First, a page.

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Top Picks: 'Both Sides Now,' 'To All the Boys I’ve Loved Before'

College students can get rewards for leaving their phones alone during class when they use the Pocket Points app, the documentary 'Won’t You Be My Neighbor?' looks at the career of Fred Rogers and his creation of the show 'Mister Rogers’ Neighborhood,' and more top picks.

Friendly neighbors

The documentary Won’t You Be My Neighbor?, which looks at the career of Fred Rogers and his creation of the show “Mister Rogers’ Neighborhood,” is available on DVD and Blu-ray. Monitor film critic Peter Rainer writes of Morgan Neville’s documentary, “In some not-quite-definable way, the film itself is all of a piece with Rogers’s principled gentleness.... The simple fact is that Rogers ... is exactly as advertised: a genuinely caring man who can unabashedly say, ‘Love is at the root of everything.... Love or the lack of it.’ ”

Phone incentives

College students can get rewards for leaving their phones alone during class when they use the Pocket Points app. Online businesses and those that are near schools offer incentives. You can find it at www.pocketpoints.com.

Science chats

Astrophysicist Neil deGrasse Tyson brings together scientists, celebrities, and comedians to discuss a wide range of topics, from space exploration to music, on StarTalk Radio. You can find new installments at www.startalkradio.net.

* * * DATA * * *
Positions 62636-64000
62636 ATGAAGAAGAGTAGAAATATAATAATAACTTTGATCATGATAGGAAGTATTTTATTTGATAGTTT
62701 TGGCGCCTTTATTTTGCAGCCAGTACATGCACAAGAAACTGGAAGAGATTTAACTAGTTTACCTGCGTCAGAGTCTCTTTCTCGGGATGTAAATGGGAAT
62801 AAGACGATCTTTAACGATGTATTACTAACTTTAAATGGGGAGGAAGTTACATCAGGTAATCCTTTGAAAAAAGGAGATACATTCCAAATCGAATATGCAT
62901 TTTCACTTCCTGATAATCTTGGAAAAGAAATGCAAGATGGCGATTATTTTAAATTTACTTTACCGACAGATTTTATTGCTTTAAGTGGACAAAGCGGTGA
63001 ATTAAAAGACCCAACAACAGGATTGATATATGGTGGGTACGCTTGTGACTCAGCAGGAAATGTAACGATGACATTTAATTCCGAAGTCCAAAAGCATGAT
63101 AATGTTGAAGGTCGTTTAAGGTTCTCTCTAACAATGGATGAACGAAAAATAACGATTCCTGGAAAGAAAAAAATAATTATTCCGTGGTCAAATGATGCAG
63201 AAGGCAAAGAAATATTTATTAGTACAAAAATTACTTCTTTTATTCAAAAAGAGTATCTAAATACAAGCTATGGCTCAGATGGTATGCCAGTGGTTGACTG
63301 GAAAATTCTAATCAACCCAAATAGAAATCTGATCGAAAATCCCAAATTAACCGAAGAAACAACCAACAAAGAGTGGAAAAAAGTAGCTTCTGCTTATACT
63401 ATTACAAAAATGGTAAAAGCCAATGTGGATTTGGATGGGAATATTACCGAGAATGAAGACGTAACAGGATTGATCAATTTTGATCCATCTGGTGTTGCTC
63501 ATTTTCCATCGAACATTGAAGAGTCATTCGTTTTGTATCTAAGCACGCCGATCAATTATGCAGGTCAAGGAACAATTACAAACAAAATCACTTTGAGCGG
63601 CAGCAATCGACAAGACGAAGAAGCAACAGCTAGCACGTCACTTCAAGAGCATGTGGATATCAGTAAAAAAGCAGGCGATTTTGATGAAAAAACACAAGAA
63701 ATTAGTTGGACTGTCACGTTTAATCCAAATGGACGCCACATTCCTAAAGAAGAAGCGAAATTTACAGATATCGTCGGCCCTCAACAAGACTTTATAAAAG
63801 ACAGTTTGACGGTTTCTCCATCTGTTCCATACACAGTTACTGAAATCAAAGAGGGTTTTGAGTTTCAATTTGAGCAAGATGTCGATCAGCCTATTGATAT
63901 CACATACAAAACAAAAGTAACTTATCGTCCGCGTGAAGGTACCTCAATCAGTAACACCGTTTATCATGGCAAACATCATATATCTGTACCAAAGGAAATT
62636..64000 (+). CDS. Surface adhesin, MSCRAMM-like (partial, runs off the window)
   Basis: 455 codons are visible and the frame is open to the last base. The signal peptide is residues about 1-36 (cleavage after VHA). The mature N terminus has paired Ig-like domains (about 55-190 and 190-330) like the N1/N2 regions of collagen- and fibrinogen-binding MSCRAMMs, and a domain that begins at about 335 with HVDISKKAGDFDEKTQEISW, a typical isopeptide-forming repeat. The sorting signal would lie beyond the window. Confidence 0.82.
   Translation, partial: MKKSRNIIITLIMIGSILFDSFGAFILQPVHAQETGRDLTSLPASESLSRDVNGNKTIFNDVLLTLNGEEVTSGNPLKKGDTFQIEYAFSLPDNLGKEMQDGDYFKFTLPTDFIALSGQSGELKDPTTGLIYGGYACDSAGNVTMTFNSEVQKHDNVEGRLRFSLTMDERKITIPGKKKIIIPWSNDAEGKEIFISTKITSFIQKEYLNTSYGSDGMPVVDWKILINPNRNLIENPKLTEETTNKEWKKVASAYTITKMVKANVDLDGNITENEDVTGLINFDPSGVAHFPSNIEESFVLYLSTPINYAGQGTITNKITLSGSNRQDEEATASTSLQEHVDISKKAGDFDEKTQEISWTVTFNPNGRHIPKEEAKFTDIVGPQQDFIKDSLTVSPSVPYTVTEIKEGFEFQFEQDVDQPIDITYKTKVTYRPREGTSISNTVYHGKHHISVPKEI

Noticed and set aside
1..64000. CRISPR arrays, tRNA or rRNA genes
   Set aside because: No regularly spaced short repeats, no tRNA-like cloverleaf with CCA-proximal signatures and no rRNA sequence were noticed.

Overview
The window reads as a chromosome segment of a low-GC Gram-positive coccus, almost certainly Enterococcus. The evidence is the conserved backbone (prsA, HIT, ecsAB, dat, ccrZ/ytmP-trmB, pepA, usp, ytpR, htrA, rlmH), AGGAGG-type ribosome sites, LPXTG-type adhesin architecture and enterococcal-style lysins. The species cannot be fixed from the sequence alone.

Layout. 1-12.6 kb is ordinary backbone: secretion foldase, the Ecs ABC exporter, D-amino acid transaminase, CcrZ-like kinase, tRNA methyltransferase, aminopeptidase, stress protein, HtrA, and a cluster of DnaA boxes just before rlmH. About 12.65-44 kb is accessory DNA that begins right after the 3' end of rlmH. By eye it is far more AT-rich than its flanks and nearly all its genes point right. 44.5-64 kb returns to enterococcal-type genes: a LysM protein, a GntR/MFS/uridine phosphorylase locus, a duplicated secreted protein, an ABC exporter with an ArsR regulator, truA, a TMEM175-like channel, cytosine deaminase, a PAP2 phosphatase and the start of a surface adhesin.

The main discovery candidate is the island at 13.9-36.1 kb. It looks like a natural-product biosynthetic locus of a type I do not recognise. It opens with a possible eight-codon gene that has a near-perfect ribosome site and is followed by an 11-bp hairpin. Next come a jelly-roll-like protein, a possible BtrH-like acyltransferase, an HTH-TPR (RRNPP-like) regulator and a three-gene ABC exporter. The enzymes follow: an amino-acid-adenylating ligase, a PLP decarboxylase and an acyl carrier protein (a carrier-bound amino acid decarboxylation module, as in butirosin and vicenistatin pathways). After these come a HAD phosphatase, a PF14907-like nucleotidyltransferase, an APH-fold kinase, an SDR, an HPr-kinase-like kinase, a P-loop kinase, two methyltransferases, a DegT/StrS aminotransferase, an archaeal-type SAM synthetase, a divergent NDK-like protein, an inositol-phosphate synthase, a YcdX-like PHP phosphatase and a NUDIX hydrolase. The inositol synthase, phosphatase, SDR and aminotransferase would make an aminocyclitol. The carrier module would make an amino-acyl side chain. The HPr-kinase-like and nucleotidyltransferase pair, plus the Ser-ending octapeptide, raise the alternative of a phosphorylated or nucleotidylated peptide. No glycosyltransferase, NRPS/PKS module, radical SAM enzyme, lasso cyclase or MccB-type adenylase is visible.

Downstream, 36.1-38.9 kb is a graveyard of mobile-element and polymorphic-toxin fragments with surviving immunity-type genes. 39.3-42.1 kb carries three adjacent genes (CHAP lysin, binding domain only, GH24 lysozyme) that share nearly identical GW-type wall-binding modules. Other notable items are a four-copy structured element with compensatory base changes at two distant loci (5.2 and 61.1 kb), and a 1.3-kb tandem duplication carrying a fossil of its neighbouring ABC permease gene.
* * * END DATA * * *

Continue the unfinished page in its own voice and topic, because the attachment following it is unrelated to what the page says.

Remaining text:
Charming teen tale

The charming young adult novel To All the Boys I’ve Loved Before has been adapted into a film of the same name, which is now streaming on Netflix. High school student Lara Jean Covey (Lana Condor) finds her life thrown into chaos when letters she composed to boys she had crushes on are mailed to each of them. At the center of the story is Lara Jean’s family, which includes her widower father and two sisters. 

Tony Russell-Redferns/Courtesy of Getty Images

Woman of heart and mind

The 1970 Isle of Wight festival was England’s answer to Woodstock. But there wasn’t much peace, love, and understanding when Joni Mitchell played her afternoon set. The estimated 600,000-strong audience was riled up by a stage-crashing protester. The new documentary Both Sides Now chronicles how the folk singer, armed with just an acoustic guitar, eventually won over the crowd with classics such as “Big Yellow Taxi” and “Woodstock.” Come for the compelling concert; stay for a 2003 interview showing Mitchell’s keen intellect as she assesses the counterculture milieu and her performance.

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